First of all, three things about the letter.  Number one – the identity the letter will give us.  What will Philippians do to you if it penetrates to the roots of who you are?  How will it change you if it sinks into your heart?  Look how Paul begins, “Paul and Timothy” – here’s how they identify themselves – “servants of Christ Jesus,” verse 1.  The word there, servant, is literally “duloy;” it means slaves.  Our English versions are a little squeamish about that sort of thing and we clean it up, but actually the word is slaves.  “Paul and Timothy, slaves of Christ Jesus.”  Now think about who’s speaking.  Here is the mighty apostle Paul, this titan of the early church, the theologian, evangelist, and great missionary of the early church, and Timothy is his right-hand man, his lieutenant to whom he delegates apostolic authority, sends into churches like the church in Ephesus to set things in order. These men are huge towering figures of immense significance to the welfare of the early church that have shaped the whole fabric of our faith through Paul’s letters, incredibly significant individuals.  And yet Paul’s preferred self-designation is “dulos – slave of Christ Jesus.”


In the letter to the Philippians, Paul’s target, the big idea of Philippians, is to show us how the Gospel of grace should change us and lead us and move us to deep, full partnership together in Christian service and Christian ministry.  He wants the Philippians to be so impacted and gripped by the good news about Jesus that they are ready, verse 27 of chapter 1, “to stand side by side with him for the cause of Christ.”  That’s the main target at which Paul takes aim here in Philippians.  And so right out of the starting blocks in verse 1 he wants to set before them a model of the kind of attitude and disposition the Gospel of grace generates that will enable the kind of ministry partnership that he wants to see in their lives.  Here in his own life is what Philippians will do to us if we allow it to sink in – it will generate profound humility.  “Paul and Timothy, slaves of Christ Jesus” – wholly surrendered to the lordship and mastery of Jesus Christ.  Going where He goes; saying whatever He gives them to say.  Those whom the Lord is most pleased to use invariably take the servant posture, obeying a pattern that was set first by the Lord Jesus back in John 13.  The apostle Paul knows that if he’s to be effective in Christian service he too must divest himself of his finery and take the posture of a menial slave and wash the disciples’ feet.  He’s to be the servant of all.  The only basis for usefulness and effectiveness in the service of Jesus is not heroic leadership; it is sacrificial, servant-hearted slavery of our lives to the utter mastery of Jesus Christ.  The identity the letter aims to give us.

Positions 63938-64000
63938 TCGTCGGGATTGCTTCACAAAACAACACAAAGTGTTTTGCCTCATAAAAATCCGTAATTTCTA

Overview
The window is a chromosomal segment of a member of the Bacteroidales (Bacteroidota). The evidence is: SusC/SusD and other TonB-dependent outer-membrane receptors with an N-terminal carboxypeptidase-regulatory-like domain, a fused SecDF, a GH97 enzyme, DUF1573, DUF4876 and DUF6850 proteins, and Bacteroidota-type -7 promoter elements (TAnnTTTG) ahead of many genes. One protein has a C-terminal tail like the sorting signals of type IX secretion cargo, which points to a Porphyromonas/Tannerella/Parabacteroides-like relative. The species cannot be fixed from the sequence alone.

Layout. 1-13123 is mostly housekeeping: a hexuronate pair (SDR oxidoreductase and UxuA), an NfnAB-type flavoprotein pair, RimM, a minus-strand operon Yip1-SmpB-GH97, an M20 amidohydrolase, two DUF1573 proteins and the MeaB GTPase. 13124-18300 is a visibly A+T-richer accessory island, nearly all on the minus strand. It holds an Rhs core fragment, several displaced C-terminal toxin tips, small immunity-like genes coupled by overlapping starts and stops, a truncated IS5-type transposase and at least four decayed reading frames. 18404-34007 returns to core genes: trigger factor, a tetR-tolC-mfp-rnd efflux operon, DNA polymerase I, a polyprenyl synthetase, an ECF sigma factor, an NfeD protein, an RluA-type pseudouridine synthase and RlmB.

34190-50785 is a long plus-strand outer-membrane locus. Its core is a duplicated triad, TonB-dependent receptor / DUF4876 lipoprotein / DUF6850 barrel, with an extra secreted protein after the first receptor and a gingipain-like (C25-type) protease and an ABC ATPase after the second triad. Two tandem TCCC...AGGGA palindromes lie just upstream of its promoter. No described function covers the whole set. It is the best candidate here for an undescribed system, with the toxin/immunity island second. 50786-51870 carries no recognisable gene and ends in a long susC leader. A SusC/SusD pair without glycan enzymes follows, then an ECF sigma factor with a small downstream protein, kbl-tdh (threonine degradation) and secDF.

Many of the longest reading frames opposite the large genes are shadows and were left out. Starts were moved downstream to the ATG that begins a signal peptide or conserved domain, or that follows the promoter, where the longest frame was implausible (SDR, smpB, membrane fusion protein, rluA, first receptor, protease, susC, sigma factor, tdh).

The Authority the Letter Carries

Secondly, notice the authority this letter carries.  There may have been something deeper in the background in Paul’s use of this language of slavery than simply the desire to present a model of humility for us.  The Old Testament prophets were called “the slaves of the Lord,” particularly in the old Septuagint version, the Greek version of the Old Testament known to the apostles.  So for example, in Amos 3:7, “The Lord does nothing without revealing his secret to his servants,” literally there, “his duloy, his slaves, the prophets.”  Like the Old Testament prophets, the slaves of the Lord who were bound and constrained to deliver the very word of God to Israel, the apostle Paul here is saying, in his apostolic office, the mastery and lordship of Jesus over him extends even to his very words.  He is the slave of the Lord, bound to deliver to God’s people the very word of Christ.  So we need Philippians not just because of what it will do to us but because of who speaks to us in it.  This is the voice of Jesus speaking to you.  Don’t you ever find yourself wanting some encounter with Christ?  What would it be like if He were physically here with us to hear the timbre and accents and the tone of His voice, to hear Him?  Paul is saying, “You do hear Him.  You hear the very words, the very voice of the Savior Himself as the Scriptures are opened to us.”  So we need Philippians just as we need the whole counsel of God in Scripture because in it, God is talking and it is not safe for us to neglect it. 


The Blessings the Letter Offers

The identity the letter gives us, the authority the letter carries, then thirdly the blessings Philippians offers us.  Verse 2, “Grace and peace to you from God our Father and the Lord Jesus Christ.”  Here is Paul subverting the typical Greek greeting, the Greek letter writing convention pronounced “charein.”  Greetings.  Paul instead, under the authority and commission of Jesus, writes to the Philippian Christians not “charein” but “charis,” grace.  It’s the great catchall term in the New Testament Scriptures for the sum total of the blessings of God that belong to believers in union with Jesus Christ.  The word “peace” there probably echoes the Hebrew greeting, shalom – not just the absence of strife but the presence of peace with God and a restored relationship to Him and to His people through the Gospel of grace.  Together those two great terms, grace and peace, provide in two words a comprehensive response to the bankruptcy and deepest needs of our hearts.  Everything we most urgently need is right here – grace to bring us from the dead to resurrection life and peace to describe the life we now possess through faith in Jesus Christ.  Grace and peace is no passing greeting, glibly tossed onto the page to satisfy convention; not at all.  These are the twin spiritual realities that the Word of God in general and Philippians in particular offers us.  Here’s why we need Philippians – grace for our sin and peace for our troubled hearts; grace for our weaknesses, peace for our fears; grace for our spiritual bankruptcy and peace in the knowledge that in Christ we are rich indeed.  Grace to bring us safe thus far and grace to bring us home and peace to silence an accusing conscience and guard our hearts and minds in Christ Jesus.  Everything that we need is comprehended under those two words – grace and peace.  That’s what comes to us, what is offered to us in the Gospel of Jesus Christ.  That’s what you get in Jesus, grace and peace – a comprehensive response to the thorough brokenness of your life under the curse of sin.  That’s why we need Philippians – the identity it creates, the authority that it brings, and the blessings it conveys.